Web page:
The US had a record 2.8 million foreclosures last year up 21% from 2008. According to James J. Saccacio, chief executive officer of RealtyTrac, the foreclosure marketplace, “As bad as the 2009 numbers are, they probably would have been worse if not for legislative and industry-related delays… trial loan modifications, state legislation extending the foreclosure process and an overwhelming volume of inventory clogging the foreclosure pipeline.”
One big player in foreclosure prevention, the Obama Making Home Affordable plan, has had some success at initiating trial loan modifications, 697,026 by December 30th, but less than 10% of that number has been converted to permanent debt relief solutions. Under a new a policy announced Thursday, the US Treasury Department will soon require that all essential paperwork be in a loan servicer’s hands before approving distressed homeowners for a trial mortgage modification. The move will make it more difficult for a borrower to get quick relief, but should increase the conversion rate to permanent loan modifications. Homeowners will have to fill out two standardized forms, a request for modification and affidavit as well as a form allowing loan servicers to pull a borrower’s tax return, IRS 4506-T . Income must now be fully documented.
Servicers will have to be more responsive.They will now get just 10 days to acknowledge receipt of a borrower’s paperwork and 30 days to let the homeowner know if s/he is approved for a trial modification. The new policy begins June 1st . Wells Fargo will initiate the changes March 1st.
The states have also stepped in to help.The National Governors Association reports that 33 states and Puerto Rico passed at least 99 new real estate laws in 2009. Sixty seven of the statutes were aimed at foreclosure relief, 15 intended to stabilize neighborhoods and a dozen were supposed to prevent bad loans. Colorado, Delaware, Iowa, Indiana, Michigan and Minnesota now require that lenders include listings of foreclosure assistance resources with foreclosures notices. California, Colorado, Michigan, New Jersey and Nevada provided defaulting homeowners with a temporary suspension or deferral of foreclosures.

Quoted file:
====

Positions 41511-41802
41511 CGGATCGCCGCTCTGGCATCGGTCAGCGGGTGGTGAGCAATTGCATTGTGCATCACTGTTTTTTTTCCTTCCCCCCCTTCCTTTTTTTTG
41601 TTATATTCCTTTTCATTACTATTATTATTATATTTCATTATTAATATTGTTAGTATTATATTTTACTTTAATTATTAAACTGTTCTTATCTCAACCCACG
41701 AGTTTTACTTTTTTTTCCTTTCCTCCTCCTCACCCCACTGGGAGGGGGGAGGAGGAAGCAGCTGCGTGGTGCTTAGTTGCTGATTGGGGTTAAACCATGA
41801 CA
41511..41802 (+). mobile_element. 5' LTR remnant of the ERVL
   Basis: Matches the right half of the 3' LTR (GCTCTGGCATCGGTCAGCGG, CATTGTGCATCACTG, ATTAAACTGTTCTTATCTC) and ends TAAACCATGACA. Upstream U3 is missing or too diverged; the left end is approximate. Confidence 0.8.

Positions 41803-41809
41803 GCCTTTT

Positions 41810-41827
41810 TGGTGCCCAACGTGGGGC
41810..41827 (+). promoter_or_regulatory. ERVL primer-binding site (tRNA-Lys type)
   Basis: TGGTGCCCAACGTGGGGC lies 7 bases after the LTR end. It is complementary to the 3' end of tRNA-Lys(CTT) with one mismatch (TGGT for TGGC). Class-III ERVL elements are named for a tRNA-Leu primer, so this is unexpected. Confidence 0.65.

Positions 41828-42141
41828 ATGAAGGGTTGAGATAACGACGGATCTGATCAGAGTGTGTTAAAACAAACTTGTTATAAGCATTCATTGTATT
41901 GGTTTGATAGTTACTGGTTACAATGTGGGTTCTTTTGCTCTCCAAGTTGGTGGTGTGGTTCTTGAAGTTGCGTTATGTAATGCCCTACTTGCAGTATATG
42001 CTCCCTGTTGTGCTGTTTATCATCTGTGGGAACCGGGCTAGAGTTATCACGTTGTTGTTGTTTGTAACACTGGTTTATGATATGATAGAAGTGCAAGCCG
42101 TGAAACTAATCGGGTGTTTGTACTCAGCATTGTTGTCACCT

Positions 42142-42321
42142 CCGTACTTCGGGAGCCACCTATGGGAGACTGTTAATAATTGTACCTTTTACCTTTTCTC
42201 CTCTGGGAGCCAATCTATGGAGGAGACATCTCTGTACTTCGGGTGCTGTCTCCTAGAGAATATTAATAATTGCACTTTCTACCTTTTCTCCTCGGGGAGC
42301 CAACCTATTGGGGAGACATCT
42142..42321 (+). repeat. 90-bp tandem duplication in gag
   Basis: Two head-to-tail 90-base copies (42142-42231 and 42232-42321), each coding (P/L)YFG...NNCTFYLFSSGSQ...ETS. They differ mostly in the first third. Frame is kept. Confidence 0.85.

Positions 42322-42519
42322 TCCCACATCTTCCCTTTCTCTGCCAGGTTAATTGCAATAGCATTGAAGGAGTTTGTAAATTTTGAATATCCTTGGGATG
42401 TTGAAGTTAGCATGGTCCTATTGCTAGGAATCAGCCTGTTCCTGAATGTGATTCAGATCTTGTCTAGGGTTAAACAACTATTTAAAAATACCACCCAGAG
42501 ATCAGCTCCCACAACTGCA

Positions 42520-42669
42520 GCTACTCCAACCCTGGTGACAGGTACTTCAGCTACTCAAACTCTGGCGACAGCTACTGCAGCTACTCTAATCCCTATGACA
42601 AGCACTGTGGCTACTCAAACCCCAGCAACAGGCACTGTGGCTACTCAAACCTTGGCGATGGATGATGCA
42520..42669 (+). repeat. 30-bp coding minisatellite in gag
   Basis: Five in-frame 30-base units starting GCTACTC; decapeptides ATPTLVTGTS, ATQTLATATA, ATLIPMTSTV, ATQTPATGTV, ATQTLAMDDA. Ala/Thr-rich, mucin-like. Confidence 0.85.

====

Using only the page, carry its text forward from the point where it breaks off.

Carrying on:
Putting the brakes on foreclosures has affected the real estate market.According to The Wall Street Journal, the number of homes listed for sale is down sharply across the nation. In some areas, most notably Boston and Sacramento, CA, inventory has dropped to the point that bidding wars on starter homes have developed.
As we move into the spring, traditionally the strongest real estate sales period of the year, prospects are mixed for a housing recovery. The most stable markets at this point seem to be Dallas, Houston Minneapolis, Raleigh, NC, and Washington, DC. There mortgage default rates are lower than the national average. Employment prospects look better than in most areas.
In contrast, other metro areas are exhibiting high mortgage default ratesincluding Florida’s Jacksonville, Orlando, Miami, and Tampa as well as Phoenix and hard hit Las Vegas. In Miami-Fort Lauderdale about 28% of mortgagors are either behind on their payments or in foreclosure. LasVegas home values are 44% of their 2006 peak. With the exception of Orlando and Miami, job prospects are expected to be weak there as well. The job market doesn’t look good for Atlanta or Detroit either. Overall, home prices inched up in November for the sixth consecutive monthly gain.